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Global heating: Risk of wildfires in Spain increases

A new forest fire has broken out on the southern part of Greece's Evia island, less than two weeks after an inferno decimated its northern part. — © AFP
A new forest fire has broken out on the southern part of Greece's Evia island, less than two weeks after an inferno decimated its northern part. — © AFP

Scientists at climate technology company AiDash have sourced satellite data to report that land surface temperatures have increased 6 degrees Celsius throughout Europe. Consequently, several holiday hotspots in Spain are at serious risk of wildfires in the next two weeks.

Temperatures across Europe have soared across July and into August 2022, and wildfires have raged across thousands of acres impacting vast swathes of society and the environment.

The AiDash forecast is based on their predictive model using data from satellites, using an advanced algorithm. The proprietary model uses these inputs including: Vegetation health, Land cover, Land Surface Temperature, Digital Elevation Model, Drought (SPI) and Rainfall (Forecast).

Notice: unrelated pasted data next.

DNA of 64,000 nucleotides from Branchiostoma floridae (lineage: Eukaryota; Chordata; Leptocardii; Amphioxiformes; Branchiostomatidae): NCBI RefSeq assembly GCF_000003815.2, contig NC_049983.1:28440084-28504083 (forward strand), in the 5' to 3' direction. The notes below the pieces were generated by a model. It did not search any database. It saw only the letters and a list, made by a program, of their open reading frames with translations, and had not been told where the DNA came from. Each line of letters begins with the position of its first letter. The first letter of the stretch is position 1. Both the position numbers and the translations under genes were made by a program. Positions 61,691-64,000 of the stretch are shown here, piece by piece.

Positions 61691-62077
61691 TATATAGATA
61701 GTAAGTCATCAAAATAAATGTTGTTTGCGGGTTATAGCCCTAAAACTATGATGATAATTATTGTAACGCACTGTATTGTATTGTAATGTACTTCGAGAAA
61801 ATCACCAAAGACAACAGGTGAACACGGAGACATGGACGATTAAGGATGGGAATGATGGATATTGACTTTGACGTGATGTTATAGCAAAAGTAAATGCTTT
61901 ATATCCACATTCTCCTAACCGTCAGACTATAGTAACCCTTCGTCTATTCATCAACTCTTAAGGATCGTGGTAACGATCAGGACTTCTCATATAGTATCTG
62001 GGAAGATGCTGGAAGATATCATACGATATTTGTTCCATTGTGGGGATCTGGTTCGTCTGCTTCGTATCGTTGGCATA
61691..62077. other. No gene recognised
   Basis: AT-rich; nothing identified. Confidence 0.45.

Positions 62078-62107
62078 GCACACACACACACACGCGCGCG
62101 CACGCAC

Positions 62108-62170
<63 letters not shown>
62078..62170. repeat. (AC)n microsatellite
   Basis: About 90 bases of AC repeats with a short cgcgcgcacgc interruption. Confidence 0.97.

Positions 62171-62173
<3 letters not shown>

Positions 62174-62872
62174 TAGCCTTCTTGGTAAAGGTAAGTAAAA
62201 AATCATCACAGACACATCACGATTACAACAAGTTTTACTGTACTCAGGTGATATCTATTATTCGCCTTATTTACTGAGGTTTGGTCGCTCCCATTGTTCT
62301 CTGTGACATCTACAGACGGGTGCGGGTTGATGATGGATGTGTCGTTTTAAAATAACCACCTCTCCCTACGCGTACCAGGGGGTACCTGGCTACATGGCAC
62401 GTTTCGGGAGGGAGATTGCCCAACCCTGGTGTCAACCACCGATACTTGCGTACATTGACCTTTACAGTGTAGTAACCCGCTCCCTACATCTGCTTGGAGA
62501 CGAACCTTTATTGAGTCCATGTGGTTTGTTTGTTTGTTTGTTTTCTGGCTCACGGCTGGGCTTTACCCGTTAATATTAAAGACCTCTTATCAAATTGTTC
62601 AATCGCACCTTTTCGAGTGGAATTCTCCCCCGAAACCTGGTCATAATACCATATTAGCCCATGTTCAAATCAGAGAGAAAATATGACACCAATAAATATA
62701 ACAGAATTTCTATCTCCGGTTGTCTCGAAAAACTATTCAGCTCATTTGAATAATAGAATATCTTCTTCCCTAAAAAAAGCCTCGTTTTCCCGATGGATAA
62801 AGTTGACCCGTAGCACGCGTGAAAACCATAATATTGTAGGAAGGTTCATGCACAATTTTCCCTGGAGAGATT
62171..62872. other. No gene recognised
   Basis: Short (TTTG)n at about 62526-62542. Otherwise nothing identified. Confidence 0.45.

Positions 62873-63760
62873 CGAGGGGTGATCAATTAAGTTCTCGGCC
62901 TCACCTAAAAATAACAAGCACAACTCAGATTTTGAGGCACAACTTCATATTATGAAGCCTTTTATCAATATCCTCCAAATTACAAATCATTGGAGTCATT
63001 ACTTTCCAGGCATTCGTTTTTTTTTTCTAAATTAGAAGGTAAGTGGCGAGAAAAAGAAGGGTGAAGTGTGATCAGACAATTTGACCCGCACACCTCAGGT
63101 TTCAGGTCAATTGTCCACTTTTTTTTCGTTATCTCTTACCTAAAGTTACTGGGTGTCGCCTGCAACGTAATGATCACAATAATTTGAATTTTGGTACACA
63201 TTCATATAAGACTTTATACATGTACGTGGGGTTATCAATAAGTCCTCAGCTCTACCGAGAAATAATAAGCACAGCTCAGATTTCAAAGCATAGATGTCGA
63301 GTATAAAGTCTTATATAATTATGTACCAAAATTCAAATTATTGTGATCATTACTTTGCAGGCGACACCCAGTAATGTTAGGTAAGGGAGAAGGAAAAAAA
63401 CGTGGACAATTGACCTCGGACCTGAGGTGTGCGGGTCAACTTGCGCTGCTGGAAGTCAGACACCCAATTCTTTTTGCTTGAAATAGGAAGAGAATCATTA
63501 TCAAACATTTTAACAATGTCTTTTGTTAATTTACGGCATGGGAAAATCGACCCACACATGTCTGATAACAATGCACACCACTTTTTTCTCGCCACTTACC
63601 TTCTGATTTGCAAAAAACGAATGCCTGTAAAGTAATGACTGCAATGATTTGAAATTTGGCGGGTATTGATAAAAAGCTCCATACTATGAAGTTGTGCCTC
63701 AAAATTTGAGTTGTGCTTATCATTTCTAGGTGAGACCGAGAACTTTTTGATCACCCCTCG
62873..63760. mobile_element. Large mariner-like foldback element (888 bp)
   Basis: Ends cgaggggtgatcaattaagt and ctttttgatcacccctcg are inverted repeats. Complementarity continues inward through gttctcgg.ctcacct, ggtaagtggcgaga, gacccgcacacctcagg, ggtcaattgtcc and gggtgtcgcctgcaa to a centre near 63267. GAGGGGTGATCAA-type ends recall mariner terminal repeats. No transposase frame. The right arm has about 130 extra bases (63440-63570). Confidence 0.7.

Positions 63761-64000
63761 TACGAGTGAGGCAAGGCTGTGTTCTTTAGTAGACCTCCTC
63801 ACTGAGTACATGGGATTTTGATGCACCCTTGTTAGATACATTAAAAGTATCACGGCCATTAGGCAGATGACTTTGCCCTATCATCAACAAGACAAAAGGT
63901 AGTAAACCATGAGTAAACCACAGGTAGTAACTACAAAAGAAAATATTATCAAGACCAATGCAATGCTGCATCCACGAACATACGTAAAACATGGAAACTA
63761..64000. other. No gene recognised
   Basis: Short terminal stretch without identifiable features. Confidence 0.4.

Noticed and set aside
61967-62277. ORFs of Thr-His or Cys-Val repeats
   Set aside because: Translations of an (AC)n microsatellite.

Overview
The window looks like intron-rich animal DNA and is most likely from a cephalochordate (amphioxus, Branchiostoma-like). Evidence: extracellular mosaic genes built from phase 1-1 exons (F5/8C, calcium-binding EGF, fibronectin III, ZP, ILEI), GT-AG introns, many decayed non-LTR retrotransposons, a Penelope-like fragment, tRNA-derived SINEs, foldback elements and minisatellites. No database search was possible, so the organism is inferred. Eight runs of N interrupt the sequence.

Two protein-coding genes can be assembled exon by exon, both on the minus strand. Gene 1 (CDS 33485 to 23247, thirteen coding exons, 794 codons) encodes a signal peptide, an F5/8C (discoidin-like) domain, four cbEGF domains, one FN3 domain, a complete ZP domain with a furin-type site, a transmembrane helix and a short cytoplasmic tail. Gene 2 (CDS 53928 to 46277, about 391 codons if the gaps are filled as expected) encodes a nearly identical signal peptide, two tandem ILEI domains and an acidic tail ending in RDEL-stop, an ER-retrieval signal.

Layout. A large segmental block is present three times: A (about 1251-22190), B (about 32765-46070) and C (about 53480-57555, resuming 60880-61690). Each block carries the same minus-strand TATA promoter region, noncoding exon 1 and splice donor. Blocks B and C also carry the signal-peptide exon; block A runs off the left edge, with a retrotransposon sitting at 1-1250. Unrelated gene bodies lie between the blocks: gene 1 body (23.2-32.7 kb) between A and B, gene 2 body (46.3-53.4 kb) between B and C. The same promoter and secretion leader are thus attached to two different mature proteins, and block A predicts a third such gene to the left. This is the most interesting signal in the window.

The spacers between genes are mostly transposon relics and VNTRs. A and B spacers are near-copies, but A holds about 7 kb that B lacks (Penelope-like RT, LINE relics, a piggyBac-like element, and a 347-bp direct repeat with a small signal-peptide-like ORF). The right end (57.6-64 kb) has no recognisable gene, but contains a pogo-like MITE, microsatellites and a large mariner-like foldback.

From this, the identified wildfire hotspots in Spain are:

1.         Malaga (Coastal)

2.         Granada (Coastal)

3.         Almeria (Coastal)

4.         Salamanca

5.         Zamora

6.         Jaen

7.         Cuenca

8.         Albacete

9.         Burgos

10.       Barcelona (Coastal)

Dr Anil Singh at AiDash comments: “Global warming has increased the frequency of extreme weather events. We have used satellites to explore what’s happening to land surface temperatures and using our model looked ahead for such extreme weather events.”

This is a real-life situation, Singh adds: “Portugal and Spain have already been impacted by wildfires but there is more on the way. The rising land surface temperatures will not only lead to heightened instances of wildfires but also crop water being at risk”.

While temperatures in European countries have soared higher than in the pre-industrial era, globally, in June 2022, temperatures have also risen with the rising temperature in Antarctica being of greatest concern.

As part of the efforts to address this, early warning systems can beneficial. Singh adds that: “Early warning is crucial for any potential crisis so that authorities can prepare and ultimately protect property and lives. This is true not only for those on holiday in Spain, but also for any core industry around the world that is exposed to the devastation of storms, wildfires, and other natural disasters.”

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Dr. Tim Sandle is Digital Journal's Editor-at-Large for science news. Tim specializes in science, technology, environmental, and health journalism. He is additionally a practising microbiologist; and an author. He is also interested in history, politics and current affairs.

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